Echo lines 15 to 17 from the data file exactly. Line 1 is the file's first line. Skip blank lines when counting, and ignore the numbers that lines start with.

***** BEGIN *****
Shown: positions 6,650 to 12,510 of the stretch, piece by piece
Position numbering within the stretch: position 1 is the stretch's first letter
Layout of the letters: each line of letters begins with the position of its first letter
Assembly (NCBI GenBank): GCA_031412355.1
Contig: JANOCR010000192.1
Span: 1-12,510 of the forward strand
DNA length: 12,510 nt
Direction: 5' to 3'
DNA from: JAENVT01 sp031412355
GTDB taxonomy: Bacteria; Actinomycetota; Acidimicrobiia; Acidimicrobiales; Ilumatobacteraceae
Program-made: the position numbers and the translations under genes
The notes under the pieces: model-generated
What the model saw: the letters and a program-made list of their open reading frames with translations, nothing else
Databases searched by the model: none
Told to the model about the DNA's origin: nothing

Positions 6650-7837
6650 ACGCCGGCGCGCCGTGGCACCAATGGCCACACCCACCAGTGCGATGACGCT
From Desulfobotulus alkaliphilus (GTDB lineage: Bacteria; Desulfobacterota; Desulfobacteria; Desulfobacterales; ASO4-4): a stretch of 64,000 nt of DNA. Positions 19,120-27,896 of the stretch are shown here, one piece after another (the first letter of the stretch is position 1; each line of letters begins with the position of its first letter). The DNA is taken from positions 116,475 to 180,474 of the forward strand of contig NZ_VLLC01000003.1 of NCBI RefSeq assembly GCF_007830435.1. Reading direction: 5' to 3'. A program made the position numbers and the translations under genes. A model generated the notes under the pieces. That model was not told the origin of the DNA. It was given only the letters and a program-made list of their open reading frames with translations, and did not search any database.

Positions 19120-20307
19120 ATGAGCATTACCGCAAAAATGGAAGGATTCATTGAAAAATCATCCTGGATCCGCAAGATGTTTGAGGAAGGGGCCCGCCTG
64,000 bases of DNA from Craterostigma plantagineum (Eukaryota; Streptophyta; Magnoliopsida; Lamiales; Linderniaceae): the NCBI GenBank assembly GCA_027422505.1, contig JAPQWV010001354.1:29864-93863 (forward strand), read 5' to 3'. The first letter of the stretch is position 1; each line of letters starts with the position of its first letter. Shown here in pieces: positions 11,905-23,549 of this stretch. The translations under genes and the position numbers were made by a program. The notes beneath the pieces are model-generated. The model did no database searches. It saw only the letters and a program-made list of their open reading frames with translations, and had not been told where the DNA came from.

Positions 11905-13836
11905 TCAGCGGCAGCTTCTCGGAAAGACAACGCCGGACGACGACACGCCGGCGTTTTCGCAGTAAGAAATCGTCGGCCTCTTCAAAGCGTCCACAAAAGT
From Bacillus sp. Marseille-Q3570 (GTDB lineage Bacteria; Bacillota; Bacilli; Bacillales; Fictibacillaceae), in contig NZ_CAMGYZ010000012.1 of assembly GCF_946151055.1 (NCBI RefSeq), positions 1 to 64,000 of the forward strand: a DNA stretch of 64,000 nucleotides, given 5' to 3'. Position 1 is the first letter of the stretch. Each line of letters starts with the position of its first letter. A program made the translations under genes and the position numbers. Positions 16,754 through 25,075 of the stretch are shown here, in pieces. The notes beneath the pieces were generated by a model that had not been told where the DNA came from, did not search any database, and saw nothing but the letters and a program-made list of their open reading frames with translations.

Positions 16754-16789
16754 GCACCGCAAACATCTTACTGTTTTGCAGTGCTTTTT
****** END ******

Told to the model about the DNA's origin: nothing

Positions 6650-7837
6650 ACGCCGGCGCGCCGTGGCACCAATGGCCACACCCACCAGTGCGATGACGCT